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W.O. Parmer Elementary turns 75

W.O. Parmer Elementary School will celebrate its 75th anniversary, Oct. 28, at 6:30 p.m. in the gymnasium. W.O. Parmer Principal Carole Teague invites the public to attend the celebration, which will include a program presented by Tom Braxtion on the history of education in Butler County since 1820.

Guest speakers include Mayor Dexter McClendon, City Councilman Jeddo Bell and Butler County School Superintendent Mike Reed.

A reception in the school library will follow the programs. The Greenville Middle School's Builders Club members will conduct tours of the buildings for attendees. An Alumni table will display W.O. Parmer memorabilia and recognize those who have attended W.O Parmer.

"We are excited about the celebration, and hope the community will join us," Teague said. "We especially would like for any alumni of W.O. Parmer to join us and take the tour to see how much the school has grown the past 75 years."

Teague is also excited about the repainting of the school's murals in Buildings 3 and 4.

"The Greenville High School Art Department has volunteered to freshen up the murals for our celebration," Teague said. "It will be a treat for those who haven't visited recently."

W.O Parmer opened its doors October 28, 1926, for students in grades 1-6. W.O. Parmer's first faculty consisted of Principal Mittie Wright and six teachers. Today the school boasts grades K-12, with a student population of 566.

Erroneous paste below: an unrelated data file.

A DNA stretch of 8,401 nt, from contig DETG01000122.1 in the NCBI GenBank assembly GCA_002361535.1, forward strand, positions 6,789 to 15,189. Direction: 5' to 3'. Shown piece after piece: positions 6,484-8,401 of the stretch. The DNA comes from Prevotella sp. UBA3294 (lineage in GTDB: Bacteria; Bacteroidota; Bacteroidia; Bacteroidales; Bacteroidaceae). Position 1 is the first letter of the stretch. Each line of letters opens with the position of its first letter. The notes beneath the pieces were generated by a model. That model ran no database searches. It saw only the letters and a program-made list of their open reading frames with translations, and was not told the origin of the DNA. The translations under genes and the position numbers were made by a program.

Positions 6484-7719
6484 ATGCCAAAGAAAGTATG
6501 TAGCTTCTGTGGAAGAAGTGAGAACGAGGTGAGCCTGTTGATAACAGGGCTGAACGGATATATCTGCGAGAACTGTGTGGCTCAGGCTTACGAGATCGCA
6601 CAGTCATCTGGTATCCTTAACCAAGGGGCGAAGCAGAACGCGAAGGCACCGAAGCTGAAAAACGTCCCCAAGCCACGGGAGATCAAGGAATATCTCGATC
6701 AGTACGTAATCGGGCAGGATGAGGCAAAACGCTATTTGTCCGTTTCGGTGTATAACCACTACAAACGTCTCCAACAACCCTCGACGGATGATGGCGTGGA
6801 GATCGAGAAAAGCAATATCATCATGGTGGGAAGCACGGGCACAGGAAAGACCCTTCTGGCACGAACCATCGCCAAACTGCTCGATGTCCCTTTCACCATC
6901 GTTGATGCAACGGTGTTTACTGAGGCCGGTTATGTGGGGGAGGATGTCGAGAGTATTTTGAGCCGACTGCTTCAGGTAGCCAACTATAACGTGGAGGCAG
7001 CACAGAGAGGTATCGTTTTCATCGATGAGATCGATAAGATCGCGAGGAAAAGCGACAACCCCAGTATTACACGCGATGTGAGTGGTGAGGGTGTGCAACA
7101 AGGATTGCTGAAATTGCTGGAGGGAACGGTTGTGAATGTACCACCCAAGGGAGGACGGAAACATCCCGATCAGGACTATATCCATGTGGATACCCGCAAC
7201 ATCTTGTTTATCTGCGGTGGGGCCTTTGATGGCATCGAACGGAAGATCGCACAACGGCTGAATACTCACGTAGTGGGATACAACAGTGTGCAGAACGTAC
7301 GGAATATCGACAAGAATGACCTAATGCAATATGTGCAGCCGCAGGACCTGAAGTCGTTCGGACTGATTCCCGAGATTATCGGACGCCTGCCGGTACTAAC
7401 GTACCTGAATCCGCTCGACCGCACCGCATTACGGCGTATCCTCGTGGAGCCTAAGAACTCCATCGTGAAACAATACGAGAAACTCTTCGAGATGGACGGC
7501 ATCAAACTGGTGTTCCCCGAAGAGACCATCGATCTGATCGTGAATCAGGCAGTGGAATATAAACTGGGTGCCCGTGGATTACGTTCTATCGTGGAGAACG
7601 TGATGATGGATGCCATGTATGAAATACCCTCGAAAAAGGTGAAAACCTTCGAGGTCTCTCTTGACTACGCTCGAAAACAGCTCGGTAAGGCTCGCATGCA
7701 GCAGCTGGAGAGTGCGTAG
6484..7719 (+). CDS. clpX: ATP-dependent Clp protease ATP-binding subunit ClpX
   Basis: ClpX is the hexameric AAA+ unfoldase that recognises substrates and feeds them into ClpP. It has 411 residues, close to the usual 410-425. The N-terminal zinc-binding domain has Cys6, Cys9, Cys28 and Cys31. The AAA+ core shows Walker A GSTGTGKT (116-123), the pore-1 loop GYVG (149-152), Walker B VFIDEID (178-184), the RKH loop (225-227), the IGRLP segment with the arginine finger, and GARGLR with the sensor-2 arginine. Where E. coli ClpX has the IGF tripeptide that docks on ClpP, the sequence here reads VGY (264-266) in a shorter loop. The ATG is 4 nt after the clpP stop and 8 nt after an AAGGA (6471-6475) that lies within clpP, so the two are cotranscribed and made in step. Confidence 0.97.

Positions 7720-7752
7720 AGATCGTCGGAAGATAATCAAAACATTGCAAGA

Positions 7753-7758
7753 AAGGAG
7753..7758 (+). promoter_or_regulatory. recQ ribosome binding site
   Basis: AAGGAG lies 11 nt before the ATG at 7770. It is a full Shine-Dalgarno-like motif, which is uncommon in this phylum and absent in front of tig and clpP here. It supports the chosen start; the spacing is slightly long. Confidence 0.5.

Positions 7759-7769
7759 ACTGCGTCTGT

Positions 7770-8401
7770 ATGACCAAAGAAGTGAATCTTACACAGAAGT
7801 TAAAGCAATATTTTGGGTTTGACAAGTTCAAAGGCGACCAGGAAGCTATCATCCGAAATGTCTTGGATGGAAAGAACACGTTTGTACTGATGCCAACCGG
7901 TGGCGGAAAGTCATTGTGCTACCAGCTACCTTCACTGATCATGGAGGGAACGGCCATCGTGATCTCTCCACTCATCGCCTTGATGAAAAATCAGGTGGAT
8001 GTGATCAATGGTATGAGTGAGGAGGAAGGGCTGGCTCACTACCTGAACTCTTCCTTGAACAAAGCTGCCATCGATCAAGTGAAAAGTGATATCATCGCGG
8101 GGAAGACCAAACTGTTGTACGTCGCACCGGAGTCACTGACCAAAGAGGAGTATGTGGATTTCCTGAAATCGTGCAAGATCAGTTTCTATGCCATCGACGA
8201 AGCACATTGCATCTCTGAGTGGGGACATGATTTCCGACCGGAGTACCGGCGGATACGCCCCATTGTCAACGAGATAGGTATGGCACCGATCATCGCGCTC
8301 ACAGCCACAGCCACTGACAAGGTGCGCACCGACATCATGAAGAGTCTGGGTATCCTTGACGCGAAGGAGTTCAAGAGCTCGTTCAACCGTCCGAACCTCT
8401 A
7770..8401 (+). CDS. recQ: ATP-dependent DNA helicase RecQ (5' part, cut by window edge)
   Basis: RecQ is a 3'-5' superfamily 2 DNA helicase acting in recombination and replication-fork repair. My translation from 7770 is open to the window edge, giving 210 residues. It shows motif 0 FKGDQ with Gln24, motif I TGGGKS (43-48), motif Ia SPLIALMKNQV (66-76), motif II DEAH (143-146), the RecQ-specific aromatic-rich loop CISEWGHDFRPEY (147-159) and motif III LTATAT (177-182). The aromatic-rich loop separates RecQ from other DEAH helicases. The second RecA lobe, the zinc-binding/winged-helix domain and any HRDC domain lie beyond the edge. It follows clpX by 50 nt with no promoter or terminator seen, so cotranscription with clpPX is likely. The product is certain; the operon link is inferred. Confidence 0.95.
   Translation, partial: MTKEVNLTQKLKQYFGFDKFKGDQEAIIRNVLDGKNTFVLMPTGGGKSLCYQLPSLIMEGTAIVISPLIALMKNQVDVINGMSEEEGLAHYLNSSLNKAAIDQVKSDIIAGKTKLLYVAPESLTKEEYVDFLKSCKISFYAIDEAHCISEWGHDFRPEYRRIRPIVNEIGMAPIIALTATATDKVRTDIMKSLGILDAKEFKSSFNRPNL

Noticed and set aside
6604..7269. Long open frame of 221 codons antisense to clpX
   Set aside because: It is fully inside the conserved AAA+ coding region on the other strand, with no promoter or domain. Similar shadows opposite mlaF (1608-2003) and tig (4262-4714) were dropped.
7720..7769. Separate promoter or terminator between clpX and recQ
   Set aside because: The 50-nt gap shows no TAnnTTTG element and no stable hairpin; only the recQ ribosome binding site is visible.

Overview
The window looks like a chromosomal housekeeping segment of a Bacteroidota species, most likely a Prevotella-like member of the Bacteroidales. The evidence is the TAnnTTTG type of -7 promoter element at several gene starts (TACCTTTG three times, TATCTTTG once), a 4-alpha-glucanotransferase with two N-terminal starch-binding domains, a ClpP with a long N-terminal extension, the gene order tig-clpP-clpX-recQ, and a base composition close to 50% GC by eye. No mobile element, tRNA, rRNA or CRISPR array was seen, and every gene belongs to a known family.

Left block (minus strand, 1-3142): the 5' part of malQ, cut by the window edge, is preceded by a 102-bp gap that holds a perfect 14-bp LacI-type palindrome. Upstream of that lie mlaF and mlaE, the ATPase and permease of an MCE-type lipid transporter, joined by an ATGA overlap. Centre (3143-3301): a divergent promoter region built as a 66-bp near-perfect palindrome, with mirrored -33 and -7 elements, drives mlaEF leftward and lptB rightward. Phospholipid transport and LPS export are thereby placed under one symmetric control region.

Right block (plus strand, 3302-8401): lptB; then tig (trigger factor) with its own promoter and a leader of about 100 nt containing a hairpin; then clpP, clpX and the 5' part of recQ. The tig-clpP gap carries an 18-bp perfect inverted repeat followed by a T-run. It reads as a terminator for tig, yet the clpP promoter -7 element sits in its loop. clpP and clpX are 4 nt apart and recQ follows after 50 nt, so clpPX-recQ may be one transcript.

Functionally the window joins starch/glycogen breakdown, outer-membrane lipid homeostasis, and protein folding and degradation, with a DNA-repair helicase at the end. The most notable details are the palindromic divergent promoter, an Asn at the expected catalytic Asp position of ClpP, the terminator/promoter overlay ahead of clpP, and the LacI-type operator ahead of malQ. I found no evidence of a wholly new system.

Over the years, additional structures have expanded the original school significantly to house the growing number of students and staff.

Nina MacGuire first walked the halls of W.O. Parmer in 1931. She remembers her elementary school days fondly.

"It was a good school," MacGuire said. "Of course, it wasn't nearly as big as it is now. The first building of the original school didn't have the last two classrooms in it. And we didn't have a cafeteria back then. We had a small lunchroom where students could eat sandwiches, but most of the kids lived in town, so they went home for lunch."

For Nonnie Harden, who first attended W.O. Parmer in 1934, the May Day celebrations were the highlight of her school years.

"Ms. Francis Cater was our first grade teacher," Hardin said. "She started the May Day celebrations. For one of our May Day musical and dance programs, we were flowers – the girls in our class wore flower hats and crepe paper dresses. Another year, the girls wore calico dresses, the boys dressed as Confederate soldiers and we did the Virginia reel. Jeanne Kern was one of our program stars. Ms. Francis would select a May Day Queen.

The parents attended, and it was a big deal every spring."